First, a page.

Review: Outdoor Research Ferrosi Hoody

Sep 11 • Gear • 7153 Views • No Comments on Review: Outdoor Research Ferrosi Hoody

Soft-shell clothing has become popular over the years because of its adaptability, allowing athletes to bring fewer clothes and be more comfortable in changing conditions without having to change their layers.

Retail: $129.00

The Outdoor Research Ferrosi jacket is a sensible, bare-bones soft-shell that accomplishes exactly what it’s designed to do with elegant simplicity. It is very breathable, wind proof, water-resistant, and durable enough for the abuses of scrappy rock climbing.

Review by Drew Thayer, Senior Correspondent 

Climbing-optimal fit: A slim, long cut stays tucked in and keeps fabric clear of your gear loops, stretch fabric accommodates uninhibited motion and allows gymnastic moves. Also, the hood fits snugly over a helmet and doesn’t restrict motion (a problem I’ve had with other soft-shells).

Wind proof and water resistant: The tight weave blocks wind completely, and the DWR is enough to repel a light drizzle or resist seepage when you push your shoulder into a seeping corner. It is not waterproof—I got caught in a cloudburst in the Flatirons last week and was thoroughly soaked—but no soft-shell really is. For winter use, I think the Ferrosi will work great in dry snow or dry ice, but the same rules apply to wet snow as rain.

Medium-weight: At 13.6 oz (for men’s L), the Ferrosi is about the lightest jacket you could call an honest soft-shell, comparable to the Mountain Hardwear Chockstone (13.1 oz). Winter-sport oriented soft-shells can go up to 24 oz; anything lighter is really a windbreaker.

Breathability: The Ferrosi breathes really well, better than any soft-shell of comparable weight, an excellent feature for hiking and climbing. At chilly belays, I usually have to strip my wind-breaking jacket off at the start of a lead, despite the shivers, to avoid soaking in sweat by the end of the pitch. I was able to wear the Ferrosi on physical pitches without heating up uncomfortably.

Durability: This is where the Ferrosi really shines; it is very durable for its weight. I thrutched my limbs in offwidths and chimneys on High Sierra granite and the fabric didn’t show a bit of wear.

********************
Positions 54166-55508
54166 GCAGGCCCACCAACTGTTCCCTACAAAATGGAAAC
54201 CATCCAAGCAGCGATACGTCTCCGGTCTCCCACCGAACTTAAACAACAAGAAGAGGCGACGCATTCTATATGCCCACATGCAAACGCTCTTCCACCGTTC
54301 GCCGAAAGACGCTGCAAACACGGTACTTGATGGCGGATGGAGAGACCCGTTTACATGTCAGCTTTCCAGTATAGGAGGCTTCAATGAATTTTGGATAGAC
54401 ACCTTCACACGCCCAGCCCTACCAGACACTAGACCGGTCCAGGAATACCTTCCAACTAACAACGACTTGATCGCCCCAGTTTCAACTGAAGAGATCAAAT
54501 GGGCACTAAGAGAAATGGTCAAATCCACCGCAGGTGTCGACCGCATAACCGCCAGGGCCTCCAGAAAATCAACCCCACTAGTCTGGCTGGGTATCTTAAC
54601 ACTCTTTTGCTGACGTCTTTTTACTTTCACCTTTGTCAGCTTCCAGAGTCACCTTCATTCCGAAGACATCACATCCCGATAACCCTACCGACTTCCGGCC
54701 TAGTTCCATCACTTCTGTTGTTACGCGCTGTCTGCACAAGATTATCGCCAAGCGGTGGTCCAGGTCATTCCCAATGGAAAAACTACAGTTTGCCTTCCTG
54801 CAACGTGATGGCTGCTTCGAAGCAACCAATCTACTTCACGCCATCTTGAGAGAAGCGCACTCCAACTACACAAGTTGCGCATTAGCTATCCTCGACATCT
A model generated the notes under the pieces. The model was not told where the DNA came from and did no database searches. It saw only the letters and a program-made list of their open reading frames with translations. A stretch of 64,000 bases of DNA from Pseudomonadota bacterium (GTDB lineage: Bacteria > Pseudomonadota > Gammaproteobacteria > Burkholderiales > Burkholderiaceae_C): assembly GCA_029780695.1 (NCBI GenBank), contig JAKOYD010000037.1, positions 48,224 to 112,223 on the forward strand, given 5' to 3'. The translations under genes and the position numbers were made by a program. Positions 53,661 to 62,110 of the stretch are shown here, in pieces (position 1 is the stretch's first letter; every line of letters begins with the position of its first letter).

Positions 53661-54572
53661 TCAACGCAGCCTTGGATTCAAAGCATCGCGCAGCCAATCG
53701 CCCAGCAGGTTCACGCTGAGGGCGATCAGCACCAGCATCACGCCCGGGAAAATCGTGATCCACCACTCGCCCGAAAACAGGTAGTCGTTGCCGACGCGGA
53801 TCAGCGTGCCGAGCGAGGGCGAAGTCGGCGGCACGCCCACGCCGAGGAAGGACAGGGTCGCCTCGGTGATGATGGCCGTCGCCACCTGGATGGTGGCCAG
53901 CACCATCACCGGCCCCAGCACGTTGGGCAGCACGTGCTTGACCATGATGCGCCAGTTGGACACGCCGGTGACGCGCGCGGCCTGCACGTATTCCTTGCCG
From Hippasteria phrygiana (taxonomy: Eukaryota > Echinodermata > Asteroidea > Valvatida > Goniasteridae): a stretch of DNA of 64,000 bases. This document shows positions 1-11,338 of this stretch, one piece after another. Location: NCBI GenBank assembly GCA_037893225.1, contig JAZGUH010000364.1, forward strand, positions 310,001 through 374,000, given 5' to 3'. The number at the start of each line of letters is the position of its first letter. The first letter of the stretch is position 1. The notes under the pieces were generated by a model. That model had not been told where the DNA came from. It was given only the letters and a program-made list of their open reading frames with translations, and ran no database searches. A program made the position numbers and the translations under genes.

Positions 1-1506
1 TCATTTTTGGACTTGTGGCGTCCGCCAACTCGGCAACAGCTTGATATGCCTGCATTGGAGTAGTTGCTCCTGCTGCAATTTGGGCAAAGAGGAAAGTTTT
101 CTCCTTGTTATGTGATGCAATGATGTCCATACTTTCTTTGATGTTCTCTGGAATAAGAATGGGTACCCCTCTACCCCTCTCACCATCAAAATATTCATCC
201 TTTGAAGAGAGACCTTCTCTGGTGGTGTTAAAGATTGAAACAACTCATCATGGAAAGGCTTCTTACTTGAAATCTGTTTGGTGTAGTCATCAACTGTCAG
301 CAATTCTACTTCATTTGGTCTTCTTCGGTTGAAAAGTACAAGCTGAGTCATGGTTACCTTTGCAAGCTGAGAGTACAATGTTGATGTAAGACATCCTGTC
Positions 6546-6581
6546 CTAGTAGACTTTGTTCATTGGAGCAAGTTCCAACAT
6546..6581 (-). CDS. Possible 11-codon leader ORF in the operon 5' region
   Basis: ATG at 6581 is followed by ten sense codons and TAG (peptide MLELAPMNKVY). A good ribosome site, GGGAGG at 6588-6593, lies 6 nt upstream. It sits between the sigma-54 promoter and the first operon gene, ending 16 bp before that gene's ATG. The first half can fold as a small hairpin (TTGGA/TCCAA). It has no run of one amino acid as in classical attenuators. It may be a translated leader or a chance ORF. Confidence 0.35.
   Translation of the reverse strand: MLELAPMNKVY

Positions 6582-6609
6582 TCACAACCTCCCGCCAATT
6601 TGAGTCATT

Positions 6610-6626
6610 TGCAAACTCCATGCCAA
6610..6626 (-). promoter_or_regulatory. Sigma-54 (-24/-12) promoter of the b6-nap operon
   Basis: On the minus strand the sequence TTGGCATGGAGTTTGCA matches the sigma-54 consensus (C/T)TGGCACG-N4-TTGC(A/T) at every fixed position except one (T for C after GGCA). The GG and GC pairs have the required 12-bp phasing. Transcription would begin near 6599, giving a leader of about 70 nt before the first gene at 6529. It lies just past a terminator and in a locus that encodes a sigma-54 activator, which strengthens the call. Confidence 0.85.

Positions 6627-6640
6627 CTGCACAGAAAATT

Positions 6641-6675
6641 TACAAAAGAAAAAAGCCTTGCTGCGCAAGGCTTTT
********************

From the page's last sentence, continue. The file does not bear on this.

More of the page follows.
Thayer testing the Ferrosi Hoody on Third Pillar of Mt. Dana, California. photo courtesy of Drew Thayer

Thayer testing the Ferrosi Hoody on Third Pillar of Mt. Dana, California. photo courtesy of Drew Thayer

Bottom Line: Soft-shell jackets eliminate wardrobe decisions for mountain athletes by keeping us comfortable in an amazingly broad range of conditions. Of course, a soft-shell is not always the right choice; for a climb on the Longs Peak Diamond in June with a 40% chance of thunderstorms, I’m going to take something waterproof. And for a scramble up a ridge on a breezy day, I’d probably just take a windbreaker. True windbreakers like the Marmot Driclime (8.8 oz) or ultra-minimalist Patagonia Houdini (4.5 oz) will cram into your pocket like a Cliff bar and block wind great, but will they hold up to a pitch of hard chimneying? Hardly.

Light-weight soft-shell jackets fit that niche of aerobic activity, rough abuse, and minimal moisture, which is what climbers consider “perfect conditions”. The Ferrosi soft-shell was the perfect durable, highly breathable, wind-breaking layer for alpine rock climbs on Mt Dana and the Incredible Hulk this July, and it’s the first thing I throw into my climbing pack for any scrappy excursion where rain isn’t a major concern.

Learn more about the OR Ferrosi Hoody. 

Drew Thayer blogs at Carrots and Peanut Butter. He is a Senior Correspondent to The Climbing Zine.

About us: The Climbing Zine was started in 2010 by Al Smith III and Luke Mehall. It continues to the day with the mission of representing the true essence of climbing. Our crown jewel is our printed version, but we also do the interweb thing, and Kindle

We have also published two books: The Great American Dirtbags and Climbing Out of Bed, both written by publisher, Luke Mehall. 

 

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